The general rule is: A dog should be bathed with shampoo as often as necessary, but as rarely as possible.
When is it necessary, however? Naturally when the dog has rolled outdoors, e.g. in carrion, manure or other faeces and exudes a smell that we cannot bear.
Sometimes, however, dogs develop a body smell that makes a bath necessary. Where does such a smell come from? The main sources are microorganisms that break down skin lipids or dead hairs. With many dogs, you can remove dead hairs by regular combing and brushing and that way avoid unpleasant smells. For longhaired dog breeds that do not shed (such as Briard, Poodle or Maltese), however, this does not work. Therefore these breeds need regular baths. Here it is important to use a dog shampoo, as only such a shampoo sufficiently replenish lipids. Plant-based substances show very good results, e.g. macadamia oil used in our natural oil shampoo.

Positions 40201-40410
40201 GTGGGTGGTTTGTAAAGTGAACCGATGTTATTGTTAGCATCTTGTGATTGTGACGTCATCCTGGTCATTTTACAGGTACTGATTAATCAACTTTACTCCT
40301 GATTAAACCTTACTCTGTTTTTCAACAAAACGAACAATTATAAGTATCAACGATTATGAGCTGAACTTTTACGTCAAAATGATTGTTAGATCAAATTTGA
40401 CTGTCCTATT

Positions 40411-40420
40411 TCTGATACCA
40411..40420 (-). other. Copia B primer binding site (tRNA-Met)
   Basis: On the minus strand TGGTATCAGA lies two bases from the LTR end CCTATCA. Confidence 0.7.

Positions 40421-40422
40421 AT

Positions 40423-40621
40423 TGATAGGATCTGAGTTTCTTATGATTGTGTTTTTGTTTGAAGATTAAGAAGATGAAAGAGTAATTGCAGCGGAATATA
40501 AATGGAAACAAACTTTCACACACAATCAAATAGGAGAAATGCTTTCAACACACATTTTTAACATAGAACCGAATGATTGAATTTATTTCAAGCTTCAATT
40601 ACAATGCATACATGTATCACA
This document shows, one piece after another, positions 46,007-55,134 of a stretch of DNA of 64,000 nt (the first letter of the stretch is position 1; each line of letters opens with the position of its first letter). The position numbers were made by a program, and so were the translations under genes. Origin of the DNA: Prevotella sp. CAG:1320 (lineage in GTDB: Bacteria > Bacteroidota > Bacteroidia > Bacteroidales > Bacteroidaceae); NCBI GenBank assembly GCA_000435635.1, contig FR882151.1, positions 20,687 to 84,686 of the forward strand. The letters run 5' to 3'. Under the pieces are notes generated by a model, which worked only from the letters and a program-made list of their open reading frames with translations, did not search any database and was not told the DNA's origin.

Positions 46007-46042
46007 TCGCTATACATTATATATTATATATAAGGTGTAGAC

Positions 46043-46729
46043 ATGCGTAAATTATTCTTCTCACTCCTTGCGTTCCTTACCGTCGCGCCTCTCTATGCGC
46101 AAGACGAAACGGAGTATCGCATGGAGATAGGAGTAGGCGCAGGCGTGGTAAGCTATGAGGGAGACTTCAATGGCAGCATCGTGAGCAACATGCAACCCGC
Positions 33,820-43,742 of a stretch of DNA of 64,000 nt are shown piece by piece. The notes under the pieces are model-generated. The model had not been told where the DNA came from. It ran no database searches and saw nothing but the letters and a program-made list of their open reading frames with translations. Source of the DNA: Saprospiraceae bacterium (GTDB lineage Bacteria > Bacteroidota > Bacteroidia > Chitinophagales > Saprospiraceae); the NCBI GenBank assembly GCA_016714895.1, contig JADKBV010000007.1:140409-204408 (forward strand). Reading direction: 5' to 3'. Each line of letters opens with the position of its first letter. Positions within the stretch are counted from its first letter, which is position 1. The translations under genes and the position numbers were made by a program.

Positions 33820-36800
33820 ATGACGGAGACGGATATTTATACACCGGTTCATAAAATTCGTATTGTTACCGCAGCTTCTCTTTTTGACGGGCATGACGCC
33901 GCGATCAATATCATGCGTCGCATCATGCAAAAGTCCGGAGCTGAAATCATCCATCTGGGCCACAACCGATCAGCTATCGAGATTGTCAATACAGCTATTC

Dogs that do not shed are often shorn. In that case, it is useful to shampoo the dog beforehand so that you can comb the fur evenly afterwards without unpleasant pulling or discomfort.
For puppies extra mild shampoo is recommended.
Special dry foam shampoos exist for pets scared of water or for those that cannot be bathed due to an illness. The scented foam neutralizes unpleasant odours and is also handy when on tour or travelling.
There are also special medicinal shampoos. These are prescribed by a vet for each dog individually and should be used exactly as prescribed. Often these shampoos have to stay in about 10 minutes before they can be rinsed out.
A tip for shampooing:
Especially if you are dealing with a lot of fur, the shampoo is easier to spread if it has been diluted with water beforehand.